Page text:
N, P and K concentrations in U. mosambicensis leaves were higher in kraal sites compared to control sites (Table 2). Differences in Ca, Mg and Na concentrations were not significant.
The woody density of kraal sites was much lower than the density of control sites (Z = −3.684, P < 0.001). Only three woody plants were encountered in the nine kraal transects, which contrasts sharply with the median density of 1,700 plants ha−1 in controls (range, 200–3,000 plants ha−1). However, the aboveground herbaceous biomass on kraal sites was not significantly different from the control site biomass (Table 2).
The mean herbaceous biomass inside exclosures after 8 weeks was 1,108 kg DM ha−1, which is significantly higher than the 621 kg DM ha−1 measured outside cages at kraal sites (t 7 = 4.31, P < 0.01). At control sites, the difference between the herbaceous biomass inside and outside of exclosures was not significant (P > 0.05), indicating that grazers significantly reduced swards at kraal sites but not at control sites. In agreement, the frequency of herbaceous plant utilization was more than threefold higher on kraal sites than on control sites (Table 2).
Dung accumulation and herbivore species composition
The density of all large herbivore dung piles combined was higher in kraal sites than control sites (Wald Chi-square = 22.9, P < 0.001). Individual species with significantly higher average dung accumulation rates on kraal sites were impala, duiker, waterbuck and steenbok. The densities of buffalo, elephant, giraffe and warthog were not higher on kraals compared to controls (Table 3). No dung of kudu or wildebeest were found in control transects (Table 3).
Using mean dung pile dry mass and the mean fecal N and P content values, the N inputs by individual species were calculated (Table 3). The N deposition rate through large herbivore dung at kraal sites was calculated as 1.2 g N m2 year−1, compared to only 0.1 g N m2 year−1 for control sites. At kraal sites, impala deposited the most N (on average 40% of total), followed by elephant (31%) and giraffe (8%). Conversely, at control sites, elephants deposited the most N (on average 53% of total), followed by giraffe (18% of total) and impala (16% of total; Table 3). In the experiment where vegetation structure was altered, open areas themselves attracted more herbivores such as impala. Shortly after clearing, four times more (Chi-square = 4.2, df = 1, P < 0.05) impala dung piles were recorded in bush-cleared sites compared to control sites covering the same surface area (564 vs. 138 dung piles).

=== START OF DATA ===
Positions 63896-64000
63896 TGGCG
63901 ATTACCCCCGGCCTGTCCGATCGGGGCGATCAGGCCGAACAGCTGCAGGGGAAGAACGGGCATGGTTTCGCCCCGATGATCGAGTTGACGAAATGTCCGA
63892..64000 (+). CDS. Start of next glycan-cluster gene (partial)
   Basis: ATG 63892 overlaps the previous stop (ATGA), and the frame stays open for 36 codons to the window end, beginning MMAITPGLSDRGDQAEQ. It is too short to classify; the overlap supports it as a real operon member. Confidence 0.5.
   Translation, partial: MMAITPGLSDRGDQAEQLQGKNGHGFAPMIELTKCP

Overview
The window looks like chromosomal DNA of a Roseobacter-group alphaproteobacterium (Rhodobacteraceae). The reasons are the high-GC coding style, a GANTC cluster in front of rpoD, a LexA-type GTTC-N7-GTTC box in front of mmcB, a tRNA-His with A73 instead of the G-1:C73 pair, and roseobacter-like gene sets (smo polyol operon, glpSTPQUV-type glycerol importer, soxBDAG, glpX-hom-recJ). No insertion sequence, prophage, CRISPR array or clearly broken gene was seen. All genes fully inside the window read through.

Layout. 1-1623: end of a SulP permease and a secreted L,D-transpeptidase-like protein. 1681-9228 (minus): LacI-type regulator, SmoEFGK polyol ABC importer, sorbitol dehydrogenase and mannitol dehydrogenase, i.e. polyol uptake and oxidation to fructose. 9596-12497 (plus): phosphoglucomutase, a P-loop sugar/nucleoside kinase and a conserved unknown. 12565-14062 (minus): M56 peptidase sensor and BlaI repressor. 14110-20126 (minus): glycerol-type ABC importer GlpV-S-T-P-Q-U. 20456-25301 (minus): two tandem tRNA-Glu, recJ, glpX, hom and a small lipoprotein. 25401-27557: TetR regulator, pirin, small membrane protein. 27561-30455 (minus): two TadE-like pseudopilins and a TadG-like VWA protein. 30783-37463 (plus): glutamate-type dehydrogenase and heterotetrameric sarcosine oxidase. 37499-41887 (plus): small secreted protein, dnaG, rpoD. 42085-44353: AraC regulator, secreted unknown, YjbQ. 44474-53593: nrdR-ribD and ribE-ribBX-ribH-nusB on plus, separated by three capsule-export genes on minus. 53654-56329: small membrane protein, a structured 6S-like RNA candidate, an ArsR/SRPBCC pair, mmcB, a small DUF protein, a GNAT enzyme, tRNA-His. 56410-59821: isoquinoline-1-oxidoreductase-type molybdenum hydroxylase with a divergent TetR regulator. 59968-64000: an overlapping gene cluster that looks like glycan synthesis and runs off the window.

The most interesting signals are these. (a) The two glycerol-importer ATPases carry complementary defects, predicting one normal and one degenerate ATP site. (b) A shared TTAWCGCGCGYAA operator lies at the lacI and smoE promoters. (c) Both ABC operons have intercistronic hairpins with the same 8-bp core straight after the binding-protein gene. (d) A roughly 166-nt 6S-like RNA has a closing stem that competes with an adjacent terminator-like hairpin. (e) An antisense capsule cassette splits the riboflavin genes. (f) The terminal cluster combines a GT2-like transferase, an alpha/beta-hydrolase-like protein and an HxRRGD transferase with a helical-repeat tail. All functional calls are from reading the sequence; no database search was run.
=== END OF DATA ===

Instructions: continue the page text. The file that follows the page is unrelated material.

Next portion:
Soil nutrients, herbivore use and tree recruitment
For the field fertilization and exclosure experiment, transplanted C. mopane survival after 4 months in the field was significantly related to fertilizer treatments (Wald Chi-square = 13.981, df = 3, P < 0.01; Fig. 1), but was neither related to herbivore exclusion (Wald Chi-square = 0.448, df = 1, P > 0.05) or the fertilizer × exclosure interaction (Wald Chi-square = 5.104, df = 3, P > 0.05). For the fertilizer treatments, the establishment success was significantly lower in the 6 and 30 g N m−2 treatments compared to controls, but not for the 1.2 g N m−2 treatment (Fig. 1).
The pot experiment data suggest that herbaceous competition intensified with increasing soil N and P availability. The relative competition index, RCI, for leaf number per tree seedling was positively correlated with inorganic soil N and P concentration, indicating that seedlings grew less under fertile conditions when competing with grasses (Fig. 2). Likewise, stem diameter RCI increased with increasing inorganic N. The RCI values for seedling height and aboveground biomass showed positive trends (Fig. 2), but these were not statistically significant (P > 0.05).
We assumed that the soil nutrient differences between kraal and control sites were initiated by livestock management and not by other determinants of soil fertility, i.e., geological parent material (e.g., granite vs gabbro in the study area; Venter et al. 2003) and other biotic agents such as termites (Grant and Scholes 2006) or large trees (Ludwig et al. 2004). The boundaries of kraal sites were still clearly visible in terms of plant species composition, structure and herbivore activity, which were confirmed to align with former kraal perimeter structures. This suggests that herbivores were the primary cause of the observed soil fertility differences: initially by penning livestock at night and evidently thereafter by free-ranging wild herbivores.